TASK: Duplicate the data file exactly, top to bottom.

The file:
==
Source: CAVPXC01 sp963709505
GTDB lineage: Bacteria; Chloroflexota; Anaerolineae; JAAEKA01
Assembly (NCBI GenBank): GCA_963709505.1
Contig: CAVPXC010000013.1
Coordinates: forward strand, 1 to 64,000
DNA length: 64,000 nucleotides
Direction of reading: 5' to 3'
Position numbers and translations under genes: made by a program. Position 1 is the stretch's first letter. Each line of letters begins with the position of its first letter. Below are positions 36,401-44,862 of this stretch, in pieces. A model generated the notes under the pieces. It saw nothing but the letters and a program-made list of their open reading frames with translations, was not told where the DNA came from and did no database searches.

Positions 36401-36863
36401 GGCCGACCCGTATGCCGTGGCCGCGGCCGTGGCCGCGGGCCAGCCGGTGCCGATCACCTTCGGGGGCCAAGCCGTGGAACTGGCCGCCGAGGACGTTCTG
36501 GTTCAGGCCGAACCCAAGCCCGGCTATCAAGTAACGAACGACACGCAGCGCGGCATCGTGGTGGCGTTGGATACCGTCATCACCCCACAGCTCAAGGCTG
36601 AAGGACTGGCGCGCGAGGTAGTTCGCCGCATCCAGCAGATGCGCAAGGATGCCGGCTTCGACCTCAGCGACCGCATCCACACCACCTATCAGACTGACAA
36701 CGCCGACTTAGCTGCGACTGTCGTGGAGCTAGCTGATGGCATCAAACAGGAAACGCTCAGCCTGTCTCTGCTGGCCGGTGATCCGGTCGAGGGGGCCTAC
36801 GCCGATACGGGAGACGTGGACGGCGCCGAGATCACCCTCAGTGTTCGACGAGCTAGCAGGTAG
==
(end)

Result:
Source: CAVPXC01 sp963709505
GTDB lineage: Bacteria; Chloroflexota; Anaerolineae; JAAEKA01
Assembly (NCBI GenBank): GCA_963709505.1
Contig: CAVPXC010000013.1
Coordinates: forward strand, 1 to 64,000
DNA length: 64,000 nucleotides
Direction of reading: 5' to 3'
Position numbers and translations under genes: made by a program. Position 1 is the stretch's first letter. Each line of letters begins with the position of its first letter. Below are positions 36,401-44,862 of this stretch, in pieces. A model generated the notes under the pieces. It saw nothing but the letters and a program-made list of their open reading frames with translations, was not told where the DNA came from and did no database searches.

Positions 36401-36863
36401 GGCCGACCCGTATGCCGTGGCCGCGGCCGTGGCCGCGGGCCAGCCGGTGCCGATCACCTTCGGGGGCCAAGCCGTGGAACTGGCCGCCGAGGACGTTCTG
36501 GTTCAGGCCGAACCCAAGCCCGGCTATCAAGTAACGAACGACACGCAGCGCGGCATCGTGGTGGCGTTGGATACCGTCATCACCCCACAGCTCAAGGCTG
36601 AAGGACTGGCGCGCGAGGTAGTTCGCCGCATCCAGCAGATGCGCAAGGATGCCGGCTTCGACCTCAGCGACCGCATCCACACCACCTATCAGACTGACAA
36701 CGCCGACTTAGCTGCGACTGTCGTGGAGCTAGCTGATGGCATCAAACAGGAAACGCTCAGCCTGTCTCTGCTGGCCGGTGATCCGGTCGAGGGGGCCTAC
36801 GCCGATACGGGAGACGTGGACGGCGCCGAGATCACCCTCAGTGTTCGACGAGCTAGCAGGTAG